You may recognise our next guest blogger, Heléna Turner, from one of our previous updates: ‘A trip to paradise‘. Heléna, a PhD student, was awarded one of our 2015 studentships to support her work with the Bermuda skink.
Helena with a Bermuda skink
Below she tells us all about her research, why it is important and some of her stories from the field so far:
“I am doing my PhD in Biodiversity Management at The University of Kent and collaborating with Chester Zoo, the Government of Bermuda’s Department of Conservation Services and Manchester University.
“I’m looking at the conservation and population status of the critically endangered Bermuda skink (Plestiodon longirostris). There is estimated to be only 2,500 remaining in the world and their population has been in continual decline since 1965. This is a concern as the population is extremely fragmented across Bermuda and its offshore islands, mainly due to habitat loss and destruction and introduced invasive species.
“My research into the population dynamics of this species uses a combination of mark – recapture surveys and a pit fall trap system employed across the skinks range on Bermuda. So far we have surveyed several mainland and offshore island sub-populations.
“As a result of the research I am doing as part of my PhD, I hope to have a better understanding of this species biology, find out how many Bermuda skinks remain in the wild, understand the dynamics and genetics of the different sub-populations and their habitat requirements.
“This will help to inform captive breeding, currently taking place at Chester Zoo and reintroductions should they become a necessity in the future; for all we know, it may only take a severe tropical storm to wipe out the entire population! All of the information I am collecting will help to prevent this endemic species with one of the oldest evolutionary linages from going extinct.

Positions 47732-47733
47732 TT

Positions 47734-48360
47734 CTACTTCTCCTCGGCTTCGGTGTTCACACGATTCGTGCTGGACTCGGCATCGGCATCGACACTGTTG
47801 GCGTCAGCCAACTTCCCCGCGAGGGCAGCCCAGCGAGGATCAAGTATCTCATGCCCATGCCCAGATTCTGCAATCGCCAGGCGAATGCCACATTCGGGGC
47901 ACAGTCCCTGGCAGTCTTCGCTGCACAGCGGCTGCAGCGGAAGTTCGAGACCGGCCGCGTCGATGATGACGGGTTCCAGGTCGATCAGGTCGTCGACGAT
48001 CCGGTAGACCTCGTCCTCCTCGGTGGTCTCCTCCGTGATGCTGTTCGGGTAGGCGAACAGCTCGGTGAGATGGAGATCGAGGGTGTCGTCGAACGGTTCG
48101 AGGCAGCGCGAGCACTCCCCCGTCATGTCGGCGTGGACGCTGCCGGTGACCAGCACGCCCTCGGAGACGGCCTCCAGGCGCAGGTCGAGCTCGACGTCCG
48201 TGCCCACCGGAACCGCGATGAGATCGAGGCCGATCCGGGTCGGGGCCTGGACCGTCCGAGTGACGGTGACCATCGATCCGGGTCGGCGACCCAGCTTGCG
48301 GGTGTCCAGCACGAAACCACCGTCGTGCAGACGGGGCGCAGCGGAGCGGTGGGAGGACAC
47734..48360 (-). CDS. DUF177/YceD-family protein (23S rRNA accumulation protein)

“Chester Zoo provided the vital funding for the field equipment needed for my research, including, costs towards Passive Integrated Transponder (PIT) tags which is similar to a microchip for cats and dogs, and also PIT tag scanners to mark and recapture the skinks, callipers and pesolas to measure and weigh the skinks and large amounts of cheese and sardines to lure the skinks to the traps.
“In the initial eight weeks in the field we found four skinks from the two largest populations with bifurcated or bifid tails (tails that split into two). This is a common phenomenon in lizards with high predation rates but the first time it has been recorded in the Bermuda skinks.
“Having a bifid tail is a direct result of several introduced species (yellow-crowned night herons, kiskadee flycatchers, cane toads, Jamaican and Antiguan anoles, rats, cats and American crows) potentially predating the skinks. As all lizards have the ability to drop their tails to evade predation and regenerate them again, sometimes when the tail is partially bitten it causes a second tail to regrow. As far as we can tell, it does not appear to affect the individual’s health or locomotion.”